Thumb Sucking and Covid-19


girl wearing a doctors mask


We cannot escape the news or the impact this virus is currently having on the world, Covid-19 is a serious issue. People have died. Lives are on hold as people are instructed to self-isolate. Panic buying has emptied store shelves. Schools are being closed and events are being canceled. It is clear that throughout the world, we all have to do our best to contain and stop the spread of this virus. Whilst the restrictions are going to have an impact on us all, we understand they are for the good of the population as a whole.

So what does this have to do with thumb sucking?

Unfortunately, whilst thumb sucking is natural for babies, because of the way the virus is transmitted, parents are having to be far more vigilant. The facts we know about how the virus is spread mean it has become more important to discourage older babies, toddlers and young children from thumb sucking.

We are all advised that Covid-19 viral particles can survive up to three days on some surfaces, such as plastic and stainless steel. We also know the virus is spread like the flu, from person to person.

When a person infected with COVI D-19 is speaking, or when they cough or sneeze, droplets of their saliva containing the virus can leave the mouth and settle on surfaces.

When an infected child is also a thumb sucker, they directly deposit the virus in greater quantities onto surfaces they touch. This is because a wet thumb, just removed from the mouth, will deposit more saliva on a surface than droplets from a sneeze.

We may then become infected by touching those same surfaces or objects and then touching our eyes, mouths or nose.

Equally, toddlers and young children, who cannot understand the implications, are unlikely to wash their hands prior to thumb sucking. If they have touched an infected surface before putting their thumb or fingers into their mouth, they can become infected too.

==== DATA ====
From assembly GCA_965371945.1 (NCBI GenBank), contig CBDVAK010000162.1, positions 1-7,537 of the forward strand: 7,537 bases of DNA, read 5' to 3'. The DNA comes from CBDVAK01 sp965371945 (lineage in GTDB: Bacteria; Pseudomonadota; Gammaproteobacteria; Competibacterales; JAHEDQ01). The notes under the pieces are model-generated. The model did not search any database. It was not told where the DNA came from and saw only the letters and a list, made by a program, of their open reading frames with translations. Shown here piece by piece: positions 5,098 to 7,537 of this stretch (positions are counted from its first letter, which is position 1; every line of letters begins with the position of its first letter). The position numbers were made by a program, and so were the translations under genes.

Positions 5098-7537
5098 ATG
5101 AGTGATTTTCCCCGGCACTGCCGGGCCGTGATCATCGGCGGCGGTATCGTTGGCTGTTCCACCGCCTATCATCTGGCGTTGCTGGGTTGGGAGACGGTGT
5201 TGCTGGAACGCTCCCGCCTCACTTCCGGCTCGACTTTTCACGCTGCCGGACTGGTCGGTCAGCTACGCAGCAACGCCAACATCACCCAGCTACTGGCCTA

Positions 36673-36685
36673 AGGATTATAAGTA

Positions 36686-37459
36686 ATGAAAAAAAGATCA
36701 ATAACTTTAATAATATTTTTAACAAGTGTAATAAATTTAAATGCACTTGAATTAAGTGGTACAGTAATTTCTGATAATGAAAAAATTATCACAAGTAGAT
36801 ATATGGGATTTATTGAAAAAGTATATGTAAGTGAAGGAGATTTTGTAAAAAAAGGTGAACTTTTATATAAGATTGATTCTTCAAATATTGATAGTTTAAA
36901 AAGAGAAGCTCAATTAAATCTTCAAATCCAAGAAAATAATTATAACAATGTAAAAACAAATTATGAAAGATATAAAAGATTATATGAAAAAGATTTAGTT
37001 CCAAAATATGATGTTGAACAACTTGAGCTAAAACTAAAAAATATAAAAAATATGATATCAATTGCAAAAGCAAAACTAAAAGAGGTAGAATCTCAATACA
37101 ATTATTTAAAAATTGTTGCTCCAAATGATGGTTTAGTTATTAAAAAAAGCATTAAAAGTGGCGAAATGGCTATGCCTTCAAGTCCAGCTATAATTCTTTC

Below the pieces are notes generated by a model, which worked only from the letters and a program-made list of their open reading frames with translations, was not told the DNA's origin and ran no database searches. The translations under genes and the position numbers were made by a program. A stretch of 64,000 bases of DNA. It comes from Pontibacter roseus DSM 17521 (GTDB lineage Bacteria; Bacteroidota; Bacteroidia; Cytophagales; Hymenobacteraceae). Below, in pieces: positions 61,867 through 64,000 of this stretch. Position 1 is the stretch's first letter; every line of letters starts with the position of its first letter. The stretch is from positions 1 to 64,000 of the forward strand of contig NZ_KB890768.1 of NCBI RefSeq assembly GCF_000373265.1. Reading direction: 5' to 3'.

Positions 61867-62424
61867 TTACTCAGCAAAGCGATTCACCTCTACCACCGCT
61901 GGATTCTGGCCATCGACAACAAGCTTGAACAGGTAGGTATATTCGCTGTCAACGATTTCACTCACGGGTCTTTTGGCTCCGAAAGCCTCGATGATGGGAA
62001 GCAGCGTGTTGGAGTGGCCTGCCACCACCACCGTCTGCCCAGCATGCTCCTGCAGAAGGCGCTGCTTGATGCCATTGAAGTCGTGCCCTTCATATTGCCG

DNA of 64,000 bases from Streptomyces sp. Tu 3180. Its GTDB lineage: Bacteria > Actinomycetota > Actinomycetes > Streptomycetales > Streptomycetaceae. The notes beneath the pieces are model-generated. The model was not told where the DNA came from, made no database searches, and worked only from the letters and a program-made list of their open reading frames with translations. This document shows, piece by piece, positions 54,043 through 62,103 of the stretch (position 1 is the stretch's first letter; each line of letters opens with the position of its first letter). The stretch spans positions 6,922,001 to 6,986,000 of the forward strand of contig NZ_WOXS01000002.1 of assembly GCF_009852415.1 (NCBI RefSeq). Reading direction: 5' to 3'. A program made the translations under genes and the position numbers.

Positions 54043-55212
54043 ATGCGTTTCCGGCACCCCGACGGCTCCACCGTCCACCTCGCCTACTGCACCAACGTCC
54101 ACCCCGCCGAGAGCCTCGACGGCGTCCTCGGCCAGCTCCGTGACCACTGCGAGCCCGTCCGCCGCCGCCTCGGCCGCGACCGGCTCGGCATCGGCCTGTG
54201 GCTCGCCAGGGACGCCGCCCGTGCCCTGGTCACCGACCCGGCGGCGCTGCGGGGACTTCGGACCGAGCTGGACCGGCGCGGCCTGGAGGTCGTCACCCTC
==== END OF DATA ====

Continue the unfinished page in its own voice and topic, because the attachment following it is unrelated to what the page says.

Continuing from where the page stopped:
Encouraging your toddler or young child to stop thumb sucking is not easy, particularly if they are not old enough to understand why it is important for them. Thumb guards are one method you can try, in order to encourage your child not to suck.

Above all,  it remains essential that we all practice good hygiene and continue to teach our children to do the same. Make sure you, and your children, regularly wash your hands and dry them thoroughly. If you have a baby or toddler you will need to regularly wash their hands for them.

Remember good cough etiquette means coughing or sneezing into a tissue and then disposing of it. If you do not have a tissue, try to cover your mouth with your elbow before you cough or sneeze. Avoid coughing into your hand. I know this can be tricky to teach to children. We tell our children to pretend they are an elephant when they cough, putting their arm over their mouth like a trunk.

Please note, I am not a qualified health advisor. I have written this article as a parent and a business owner because the product I make and my general knowledge might be of help. Please contact your health practitioner if you have concerns or symptoms of Covid-19.



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